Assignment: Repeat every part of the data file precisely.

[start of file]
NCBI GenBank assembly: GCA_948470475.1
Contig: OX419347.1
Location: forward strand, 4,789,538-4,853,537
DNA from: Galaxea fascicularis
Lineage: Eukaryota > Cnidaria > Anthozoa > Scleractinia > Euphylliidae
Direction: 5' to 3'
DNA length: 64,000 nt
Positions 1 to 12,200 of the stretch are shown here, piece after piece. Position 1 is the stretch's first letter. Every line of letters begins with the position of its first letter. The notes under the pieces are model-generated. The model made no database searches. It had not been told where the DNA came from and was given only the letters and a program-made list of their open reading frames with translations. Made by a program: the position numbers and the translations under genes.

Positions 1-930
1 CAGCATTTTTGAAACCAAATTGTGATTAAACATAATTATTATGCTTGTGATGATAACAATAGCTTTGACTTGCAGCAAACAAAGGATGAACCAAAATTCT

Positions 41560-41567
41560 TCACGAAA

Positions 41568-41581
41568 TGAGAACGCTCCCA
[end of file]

NCBI GenBank assembly: GCA_948470475.1
Contig: OX419347.1
Location: forward strand, 4,789,538-4,853,537
DNA from: Galaxea fascicularis
Lineage: Eukaryota > Cnidaria > Anthozoa > Scleractinia > Euphylliidae
Direction: 5' to 3'
DNA length: 64,000 nt
Positions 1 to 12,200 of the stretch are shown here, piece after piece. Position 1 is the stretch's first letter. Every line of letters begins with the position of its first letter. The notes under the pieces are model-generated. The model made no database searches. It had not been told where the DNA came from and was given only the letters and a program-made list of their open reading frames with translations. Made by a program: the position numbers and the translations under genes.

Positions 1-930
1 CAGCATTTTTGAAACCAAATTGTGATTAAACATAATTATTATGCTTGTGATGATAACAATAGCTTTGACTTGCAGCAAACAAAGGATGAACCAAAATTCT

Positions 41560-41567
41560 TCACGAAA

Positions 41568-41581
41568 TGAGAACGCTCCCA